When both halves are turned and fitted, I add glue to the flange surface and press the two halves together and then compress the joint with a clamp until the glue is well set and hardened.  I do not worry about the glue squeezing out as it will be easily turned off later.  There will be little or no glue squeeze-out to the inside because I applied the glue to the first of the two haves turned and not the second.  If you are thinking to yourself : "He forgot to put in the pebbles / steel balls", do not worry.  I will add them later in a very easy manner.  In the past I used to add them at this point and then had to be careful that the glue would not get stuck to the rattle materials.

 When the hollow sphere has been properly cured (you do not want the glue to give way), I used a 1 inch forstner bit and set a caliper to the same diameter.

Using a 8 X 1.5 X 1.5 inch blank mounted in the lathe chuck, i turrned the handle creating one end as a 1 inch diameter insertion point.  I did a partial  cut off with a paring tool but leave the end piece attached till later.  It will need to be re-inserted in the lathe later.

 I take the hollowed sphere and bore a 1 inch hole exactly in the centre of one end.  This is where the small dimple assists in an exact centering of the drill bit.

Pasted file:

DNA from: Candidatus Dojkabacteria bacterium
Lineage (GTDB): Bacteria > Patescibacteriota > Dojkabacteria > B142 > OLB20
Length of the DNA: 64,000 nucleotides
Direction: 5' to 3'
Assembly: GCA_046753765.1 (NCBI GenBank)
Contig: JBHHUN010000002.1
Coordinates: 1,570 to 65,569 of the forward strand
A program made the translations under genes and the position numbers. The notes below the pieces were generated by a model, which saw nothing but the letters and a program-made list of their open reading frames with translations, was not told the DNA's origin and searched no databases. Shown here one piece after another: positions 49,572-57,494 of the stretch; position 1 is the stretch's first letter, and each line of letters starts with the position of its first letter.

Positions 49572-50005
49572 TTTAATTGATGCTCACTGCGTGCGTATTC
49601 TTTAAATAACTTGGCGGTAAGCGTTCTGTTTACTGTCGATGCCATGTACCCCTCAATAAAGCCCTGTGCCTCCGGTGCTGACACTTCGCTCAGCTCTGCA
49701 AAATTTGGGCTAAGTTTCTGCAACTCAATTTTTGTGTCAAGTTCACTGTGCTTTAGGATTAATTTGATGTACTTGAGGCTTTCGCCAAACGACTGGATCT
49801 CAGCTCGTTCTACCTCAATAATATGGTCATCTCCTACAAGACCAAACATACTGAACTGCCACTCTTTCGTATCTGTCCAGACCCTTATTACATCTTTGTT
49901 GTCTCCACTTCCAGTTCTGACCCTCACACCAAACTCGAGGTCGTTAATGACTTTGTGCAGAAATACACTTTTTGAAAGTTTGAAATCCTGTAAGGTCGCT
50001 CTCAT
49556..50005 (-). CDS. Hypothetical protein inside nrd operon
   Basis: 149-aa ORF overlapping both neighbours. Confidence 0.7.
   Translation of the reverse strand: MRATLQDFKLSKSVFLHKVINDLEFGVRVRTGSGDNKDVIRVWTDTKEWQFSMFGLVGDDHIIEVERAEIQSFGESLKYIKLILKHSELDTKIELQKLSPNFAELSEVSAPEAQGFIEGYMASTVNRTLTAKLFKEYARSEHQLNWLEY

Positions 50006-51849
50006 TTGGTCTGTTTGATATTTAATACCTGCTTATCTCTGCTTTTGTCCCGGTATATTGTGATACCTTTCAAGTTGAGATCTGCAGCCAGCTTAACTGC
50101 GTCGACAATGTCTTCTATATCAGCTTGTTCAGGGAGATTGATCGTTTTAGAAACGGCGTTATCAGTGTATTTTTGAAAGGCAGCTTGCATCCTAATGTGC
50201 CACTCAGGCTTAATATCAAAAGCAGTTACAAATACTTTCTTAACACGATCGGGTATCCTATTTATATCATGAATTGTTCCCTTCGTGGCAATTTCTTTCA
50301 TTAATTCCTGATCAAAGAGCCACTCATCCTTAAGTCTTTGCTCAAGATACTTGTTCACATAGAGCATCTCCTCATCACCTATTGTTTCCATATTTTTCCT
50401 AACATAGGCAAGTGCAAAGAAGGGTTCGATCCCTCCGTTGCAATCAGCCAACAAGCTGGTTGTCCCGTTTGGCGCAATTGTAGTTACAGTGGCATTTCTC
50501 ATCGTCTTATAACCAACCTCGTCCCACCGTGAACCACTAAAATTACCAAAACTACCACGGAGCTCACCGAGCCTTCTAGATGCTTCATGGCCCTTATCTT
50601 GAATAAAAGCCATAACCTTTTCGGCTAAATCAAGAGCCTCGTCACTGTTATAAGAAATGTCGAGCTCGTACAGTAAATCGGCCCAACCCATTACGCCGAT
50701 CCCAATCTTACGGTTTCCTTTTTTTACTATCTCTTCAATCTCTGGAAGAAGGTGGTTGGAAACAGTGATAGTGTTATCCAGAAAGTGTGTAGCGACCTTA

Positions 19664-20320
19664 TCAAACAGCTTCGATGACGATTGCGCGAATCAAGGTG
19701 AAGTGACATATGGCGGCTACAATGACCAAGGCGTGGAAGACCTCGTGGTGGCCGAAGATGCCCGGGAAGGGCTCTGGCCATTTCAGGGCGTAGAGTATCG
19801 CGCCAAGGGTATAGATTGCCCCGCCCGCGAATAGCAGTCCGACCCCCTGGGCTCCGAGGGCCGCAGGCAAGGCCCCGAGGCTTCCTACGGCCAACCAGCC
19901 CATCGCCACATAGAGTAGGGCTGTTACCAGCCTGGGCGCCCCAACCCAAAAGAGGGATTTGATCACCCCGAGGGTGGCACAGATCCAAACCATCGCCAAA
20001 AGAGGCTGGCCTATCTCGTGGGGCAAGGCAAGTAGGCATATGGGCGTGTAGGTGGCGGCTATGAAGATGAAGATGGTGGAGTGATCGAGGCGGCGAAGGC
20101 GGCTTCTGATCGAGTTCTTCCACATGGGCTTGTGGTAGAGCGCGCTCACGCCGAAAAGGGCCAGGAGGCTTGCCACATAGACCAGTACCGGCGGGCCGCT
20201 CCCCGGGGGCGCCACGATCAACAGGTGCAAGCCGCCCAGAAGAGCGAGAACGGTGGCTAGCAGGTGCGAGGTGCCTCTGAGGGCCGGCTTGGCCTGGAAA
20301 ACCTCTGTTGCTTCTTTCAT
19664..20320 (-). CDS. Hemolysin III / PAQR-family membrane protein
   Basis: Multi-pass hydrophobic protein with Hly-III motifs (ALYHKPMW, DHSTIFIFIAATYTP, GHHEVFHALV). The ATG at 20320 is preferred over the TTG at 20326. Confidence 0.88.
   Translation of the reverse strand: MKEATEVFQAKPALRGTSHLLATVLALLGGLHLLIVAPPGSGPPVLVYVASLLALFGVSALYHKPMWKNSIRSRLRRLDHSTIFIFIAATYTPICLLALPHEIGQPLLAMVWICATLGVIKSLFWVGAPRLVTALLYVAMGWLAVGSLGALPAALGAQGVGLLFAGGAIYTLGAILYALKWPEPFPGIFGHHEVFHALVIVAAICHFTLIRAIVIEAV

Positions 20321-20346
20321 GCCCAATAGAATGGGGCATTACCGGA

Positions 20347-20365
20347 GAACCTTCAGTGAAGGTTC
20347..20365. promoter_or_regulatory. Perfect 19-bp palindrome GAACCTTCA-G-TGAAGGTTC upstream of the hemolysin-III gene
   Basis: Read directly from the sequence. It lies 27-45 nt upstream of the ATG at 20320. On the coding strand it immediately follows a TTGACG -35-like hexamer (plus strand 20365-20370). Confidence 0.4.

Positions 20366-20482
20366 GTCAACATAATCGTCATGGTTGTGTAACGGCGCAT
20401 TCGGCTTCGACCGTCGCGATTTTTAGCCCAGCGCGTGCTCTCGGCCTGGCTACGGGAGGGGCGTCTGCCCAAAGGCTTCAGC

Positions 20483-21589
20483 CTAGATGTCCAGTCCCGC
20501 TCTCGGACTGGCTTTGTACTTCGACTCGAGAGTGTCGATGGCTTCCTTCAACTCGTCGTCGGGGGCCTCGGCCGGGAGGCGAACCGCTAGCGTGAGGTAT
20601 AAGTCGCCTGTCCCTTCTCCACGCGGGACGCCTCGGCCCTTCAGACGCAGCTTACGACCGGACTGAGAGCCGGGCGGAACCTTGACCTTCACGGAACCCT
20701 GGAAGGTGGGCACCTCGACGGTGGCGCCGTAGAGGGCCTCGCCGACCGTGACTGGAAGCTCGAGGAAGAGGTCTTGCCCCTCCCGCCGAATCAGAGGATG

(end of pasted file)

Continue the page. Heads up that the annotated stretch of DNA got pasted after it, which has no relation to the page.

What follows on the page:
I select pebbles and two sizes of steel ball bearing for the rattle contents.  The stones make a harder thump sound and the ball bearings will chatter more and also roll around the inside of the rattle giving a residual sound that the stones alone are not able to provide.  These can be easily added to the sphere at this stage and then the turned handle is glued,  inserted and then clamped for drying

 Once the handle  and rattle glue joint is properly dry the handle and sphere are remounted on the lathe.  Here again the dimple put into the end face will assist in exact centering of the piece into the tailpiece of the lathe.  When this is mounted the trimming and sanding process can proceed.

 First I trimmed down the joint between the handle and the sphere.  In this manner the wood of the sphere becomes part of the handle and adds to the strength.  Shock or resistance is able to be absorbed by the thicker and stronger wood and not the thin portion of the sphere.  Then I trim the end at the tailpiece leaving the final 1/8 inch to be sanded down after it is removed from the lathe.  The rattle can be further trimmed if needed and sanded down with progressively finer grades of sand paper until the desired finish is obtained.  I ususally go through an 80 / 100 / 120 / 220 grit sequence and then burnish the wood with a hand full of birch shavings that earlier came from the same project.  Held against the turning  rattle a nice smooth finish is achived.

The finished rattle just prior to removal from the lathe.

Because I add a leather thong loop at the end of the handle I bore holes through the end and in from the bottom.  That way I can have the loop come out of the very end of the handle.

After this it can be waxed, varnished, lacquered, painted, decorated etc as desired.  The construction is finished.